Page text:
The deadline President Obama set to close down Guantanamo is fast approaching.
But at the US military outpost on the island of Cuba there is little to suggest it is going to happen soon.
In fact, the president has now had to admit he will not be able to meet his deadline of 22 January 2010.
Among the soldiers and sailors who work at Guantanamo, it has hardly come as a surprise. It is almost as if few here believed the president would be able to keep his promise - at least not yet.
The officer in charge of the detention camp, Rear Adm Tom Copeman, says he has already prepared contingency plans.
They include rotating the guards on the base right up until the end of 2010. Rear Adm Copeman says he still expects to carry out his orders to close down the camp - he will be the commander here until June 2011.
He just has not got a new closing date yet.
So for now at Guantanamo it is business as usual.
At camp five - a maximum security facility - construction workers are even carrying out improvements and repairs.
Efforts are also under way to improve life at the camp.
Military and civilian staff we spoke to say that the atmosphere has got better - ever since President Obama signed the executive order to shut Guantanamo.
The number of assaults is down.
The vast majority of detainees are deemed "compliant"
According to the military, some detainees used to regularly throw their "bodily fluids" at the guards.
It still happens, but not as much. The vast majority of detainees are now deemed "compliant".
That means that 70% of the "prison" population are now allowed to live communally for up to 20 hours a day.
In camp six we saw detainees in art classes, or swapping library books, or bringing their concerns to a camp commander.
They even get to watch satellite TV - Al-Jazeera English and a few sports channels. They can order DVDs - the camp librarian says the Harry Potter movies are a favourite.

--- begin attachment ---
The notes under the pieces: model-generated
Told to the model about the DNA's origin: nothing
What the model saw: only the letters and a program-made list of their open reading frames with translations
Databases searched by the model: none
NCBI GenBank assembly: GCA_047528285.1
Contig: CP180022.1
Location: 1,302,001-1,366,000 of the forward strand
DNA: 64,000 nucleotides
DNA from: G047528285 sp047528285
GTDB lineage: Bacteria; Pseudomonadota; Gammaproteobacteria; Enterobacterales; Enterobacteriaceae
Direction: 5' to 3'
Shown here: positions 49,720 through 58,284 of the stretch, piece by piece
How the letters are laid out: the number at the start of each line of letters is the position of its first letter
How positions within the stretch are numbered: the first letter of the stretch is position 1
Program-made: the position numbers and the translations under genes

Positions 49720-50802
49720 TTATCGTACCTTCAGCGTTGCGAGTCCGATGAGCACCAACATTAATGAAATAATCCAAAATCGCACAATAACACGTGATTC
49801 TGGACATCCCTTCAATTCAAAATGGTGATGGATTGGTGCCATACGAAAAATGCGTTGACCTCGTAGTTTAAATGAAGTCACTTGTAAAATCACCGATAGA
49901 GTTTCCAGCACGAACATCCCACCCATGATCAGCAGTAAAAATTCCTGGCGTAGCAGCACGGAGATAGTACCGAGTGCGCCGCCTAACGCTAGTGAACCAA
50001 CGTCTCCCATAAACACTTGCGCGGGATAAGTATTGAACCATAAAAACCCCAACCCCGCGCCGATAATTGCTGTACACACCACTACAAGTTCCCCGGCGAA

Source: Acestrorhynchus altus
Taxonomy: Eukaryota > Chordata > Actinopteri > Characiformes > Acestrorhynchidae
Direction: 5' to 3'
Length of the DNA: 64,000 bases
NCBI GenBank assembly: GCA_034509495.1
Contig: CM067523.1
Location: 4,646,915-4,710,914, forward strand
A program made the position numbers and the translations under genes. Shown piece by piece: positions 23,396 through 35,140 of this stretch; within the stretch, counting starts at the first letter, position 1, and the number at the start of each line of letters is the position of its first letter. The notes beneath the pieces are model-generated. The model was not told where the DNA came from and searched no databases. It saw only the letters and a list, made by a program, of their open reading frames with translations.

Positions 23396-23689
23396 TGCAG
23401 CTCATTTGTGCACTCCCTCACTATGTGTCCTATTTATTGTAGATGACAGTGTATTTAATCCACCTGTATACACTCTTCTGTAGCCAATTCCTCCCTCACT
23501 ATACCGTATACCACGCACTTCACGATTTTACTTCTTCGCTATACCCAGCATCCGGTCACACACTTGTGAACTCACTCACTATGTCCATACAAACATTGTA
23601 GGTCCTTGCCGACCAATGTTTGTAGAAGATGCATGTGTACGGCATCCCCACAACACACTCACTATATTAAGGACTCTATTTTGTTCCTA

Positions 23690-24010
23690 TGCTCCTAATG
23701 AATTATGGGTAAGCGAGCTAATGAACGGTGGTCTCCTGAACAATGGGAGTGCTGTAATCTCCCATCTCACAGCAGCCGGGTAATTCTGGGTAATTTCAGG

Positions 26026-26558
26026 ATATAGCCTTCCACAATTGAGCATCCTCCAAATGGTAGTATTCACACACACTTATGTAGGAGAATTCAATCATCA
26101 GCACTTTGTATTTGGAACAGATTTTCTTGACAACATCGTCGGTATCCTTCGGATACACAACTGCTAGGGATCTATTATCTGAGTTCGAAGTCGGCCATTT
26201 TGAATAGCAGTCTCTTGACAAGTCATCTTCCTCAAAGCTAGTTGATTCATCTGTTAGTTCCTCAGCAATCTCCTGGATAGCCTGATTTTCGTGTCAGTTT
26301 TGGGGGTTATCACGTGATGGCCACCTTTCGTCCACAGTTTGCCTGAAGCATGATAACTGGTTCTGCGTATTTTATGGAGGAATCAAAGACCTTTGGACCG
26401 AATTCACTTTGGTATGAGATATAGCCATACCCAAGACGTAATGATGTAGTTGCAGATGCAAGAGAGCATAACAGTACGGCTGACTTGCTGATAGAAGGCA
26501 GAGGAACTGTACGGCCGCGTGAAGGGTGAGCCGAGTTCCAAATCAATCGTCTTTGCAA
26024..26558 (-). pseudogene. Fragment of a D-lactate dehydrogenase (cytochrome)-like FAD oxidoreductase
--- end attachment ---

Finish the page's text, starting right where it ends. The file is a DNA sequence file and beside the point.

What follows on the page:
They get to read selected newspapers - after the contents have been screened.
References to sex or violence are cut out. That includes adverts for Viagra or references to the war in Afghanistan.
That said, the media are still not allowed to talk to any detainee to get their side of the story.
We are not permitted to film their faces.
All video and photos taken inside the camp must be cleared by the camp's "operation security" before publication or broadcast.
Detainees are still shackled whenever they are moved - or even sitting down.
And 26 of them - more than 10% of the population - are on hunger strike.
Some have been for years.
Twenty-four of these are being force fed, although the medic at the camp hospital claimed that most of those on hunger strike are just doing what they are told by their "leaders".
He claimed that force-feeding through a tube inserted in their nose was a "benign" experience and that the detainees enjoyed choosing their favourite flavour formula that contains the nutrients they need to survive.
Like many who work here the medic did not want us to show his face.
Badges identifying names of the military staff are removed upon entering the camp.
We spoke to one of the camp's "cultural advisors".
Zac - who is originally from Jordan - has been working at the camp since 2005.
He communicates between the detainees and the staff.
He teaches new guards about Islamic cultural differences and sensitivities, and brings the concerns of detainees to their attention.
He questions some of the negative stories that have been published about Guantanamo - such as guards urinating or treading on the Koran.
In his view detainees get treated better in Guantanamo than any other prison in the United States.
He also says the detainees now have hope.
More than 200 people are being detained at the camp
Some clutch the paper that states they have been "cleared for release".
But they are often left locked up as they wait for countries to offer to take them.
Even with the election of President Obama there has been no rush to the door.
News of the delay in closing Guantanamo is slowly filtering through.
Detainees are kept abreast of the latest developments.
The order to transfer the camp's most infamous inmate - Khalid Sheikh Mohammed - has been posted in all the camps.
The alleged mastermind of the attacks on 11 September 2001, who is held at the secret camp seven, has also been informed himself.
Rear Adm Copeman describes Mr Mohammed's reaction to the announcement, that he will be tried in a federal court in New York, as "stoic".
The news was delivered by Col Bruce Vargo who went to see Mr Mohammed and the four co-accused.
Col Vargo, who tells me that he knows Mr Mohammed "very well", adds that he seemed to be expecting the decision.
Mr Mohammed simply asked a few questions such as when it would happen.
When I ask the colonel if Mr Mohammed is looking forward to his day in court, he simply smiles and says "I think you know the answer."
He has already witnessed the latter's performances in Guantanamo's soon-to-be closed military court.
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